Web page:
In these times, it is important for retailing to be as sustainable as possible.
In this spirit, the flagship Pick n Pay on Nicol store has introduced a new era in sustainable retailing through the integration of world class retail thinking and the very best in sustainability principles.
An integrated energy-efficiency strategy has been adopted in order to balance aesthetics with sustainability. The use of heat-dissipating glass, covered with timber louvers to allow for thermal control, as well as a skylight which diffuses natural light during the day, reduces the demand on the energy grid for up to 80% of the day. In addition a 100-kilowatt solar-powered system which provides electricity to the store, leads to savings on energy requirements of up to 20%.
over 6000m2 of rainwater harvesting surface
Water conservation is an integrated part of the store design. With over 6,000m2 of roofing covering the complex, rainwater harvesting has been implemented with a total storage capacity of 420 kilolitres. The water is used for irrigating the gardens and to supply water needed to operate the evaporative cooling system of the fridges. Projections on the amount of rainwater harvesting possible through the height of summer, estimate an annual saving of 30% or 7,500 kilolitres, on the usual water demand.
Mindful of its impact on the greater Braamfontein Spruit, Pick n Pay on Nicol has also built two attenuation (or holding) dams where storm water will be cleared from pollution and its release managed over the wet season so as not to overburden the Jukskei system during flood cycles.
indigenous vegetation only
The choice of vegetation in the landscaping has also played a role in reducing water demand by using only indigenous vegetation in the design. A total of 190 new trees have been planted to beautify the complex and provide shade for the parking areas, utilising more than five different local tree varieties. It is estimated that up to one-and-a-half tons of carbon dioxide is sequestrated as a result of planting one tree, suggesting that Pick n Pay on Nicol’s garden alone achieves a CO2 reduction of 285 tons.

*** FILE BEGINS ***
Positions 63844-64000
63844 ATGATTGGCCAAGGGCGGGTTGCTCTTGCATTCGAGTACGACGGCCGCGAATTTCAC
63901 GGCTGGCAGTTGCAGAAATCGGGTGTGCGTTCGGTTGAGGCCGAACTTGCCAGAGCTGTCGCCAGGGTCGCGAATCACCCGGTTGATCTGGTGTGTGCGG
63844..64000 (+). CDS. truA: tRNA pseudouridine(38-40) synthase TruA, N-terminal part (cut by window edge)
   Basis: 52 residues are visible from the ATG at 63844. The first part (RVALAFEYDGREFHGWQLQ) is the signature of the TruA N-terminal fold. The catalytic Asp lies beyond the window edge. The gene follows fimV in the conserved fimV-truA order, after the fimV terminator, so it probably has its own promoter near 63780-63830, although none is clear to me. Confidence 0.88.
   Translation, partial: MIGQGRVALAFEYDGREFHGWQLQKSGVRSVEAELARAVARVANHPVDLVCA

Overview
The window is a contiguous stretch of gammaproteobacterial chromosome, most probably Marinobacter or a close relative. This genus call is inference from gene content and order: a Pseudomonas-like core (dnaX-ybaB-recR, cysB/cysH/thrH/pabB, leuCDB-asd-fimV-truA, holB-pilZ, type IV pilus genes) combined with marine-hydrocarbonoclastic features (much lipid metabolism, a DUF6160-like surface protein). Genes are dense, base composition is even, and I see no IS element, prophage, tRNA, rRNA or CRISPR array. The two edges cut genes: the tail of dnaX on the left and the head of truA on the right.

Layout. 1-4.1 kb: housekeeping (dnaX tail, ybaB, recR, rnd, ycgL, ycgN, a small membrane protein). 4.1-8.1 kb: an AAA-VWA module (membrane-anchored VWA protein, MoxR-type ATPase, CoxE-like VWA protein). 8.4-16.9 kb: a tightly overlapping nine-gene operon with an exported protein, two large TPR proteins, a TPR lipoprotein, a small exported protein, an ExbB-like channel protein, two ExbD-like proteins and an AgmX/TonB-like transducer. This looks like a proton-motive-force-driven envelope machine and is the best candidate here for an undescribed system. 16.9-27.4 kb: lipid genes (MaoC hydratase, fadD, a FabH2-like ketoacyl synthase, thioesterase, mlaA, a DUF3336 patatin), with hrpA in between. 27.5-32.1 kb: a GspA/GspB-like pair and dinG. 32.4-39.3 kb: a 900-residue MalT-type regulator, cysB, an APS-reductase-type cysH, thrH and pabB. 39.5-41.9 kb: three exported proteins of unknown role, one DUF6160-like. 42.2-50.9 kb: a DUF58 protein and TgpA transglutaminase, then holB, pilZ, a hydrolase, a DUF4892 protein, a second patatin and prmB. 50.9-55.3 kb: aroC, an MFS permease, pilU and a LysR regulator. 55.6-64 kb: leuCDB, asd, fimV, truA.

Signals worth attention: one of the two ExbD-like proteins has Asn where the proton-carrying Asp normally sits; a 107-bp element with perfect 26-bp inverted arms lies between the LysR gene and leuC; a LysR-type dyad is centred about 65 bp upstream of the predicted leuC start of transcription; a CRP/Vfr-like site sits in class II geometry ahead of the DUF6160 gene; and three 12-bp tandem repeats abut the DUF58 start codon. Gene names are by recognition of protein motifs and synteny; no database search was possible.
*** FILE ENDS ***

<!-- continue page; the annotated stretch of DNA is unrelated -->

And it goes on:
During the construction phase, approximately 4, 000 tons of rock and earth, comprising granite and subsoil had to be removed from the site. Rather than adding to the already overburdened landfills surrounding to the city, this was taken to a nearby crusher site where the material will be reconstituted to provide building material and infill for the building industry.
solar powered traffic lights
Traffic lights at the intersection near the store are solar-powered. The greater community of Hurlingham also benefits from the new building as Pick n Pay has made significant improvements to the road infrastructure surrounding the store. To support the additional traffic load, Pick n Pay added a fourth line to the William Nicol Highway, including the bridge crossing over the Jukskei River and a new slip lane for customers leaving the complex to seamlessly join William Nicol.
connected to the outdoors
Drawing inspiration from the site’s natural setting, the store incorporates the natural landscape, which includes a section of Jukskei River frontage and the adjacent Field and Study Centre. Dominating the design as a result, are large picture windows allows customers to feel connected to the outdoors.
reducing refrigeration energy by 40%
An intelligent refrigeration and air conditioning system has been installed in the form of a thermal energy storage system, which creates ice at night when demand and tariffs are low and then uses the ice during the day for the cooling of the air conditioning. This reduces the refrigeration energy demand by 40%. The excess heat created by the refrigeration plant is used to heat a 1600 litre water tank for use in the complex.
Pick n Pay on Nichol has become the third new store of the Pick n Pay chain where natural gas has been used for the refrigeration plant. The choice to use only natural refrigerants over synthetic gases will have a dramatic impact on reducing greenhouse – emitting gases; therefore reducing the global warming impact of the store.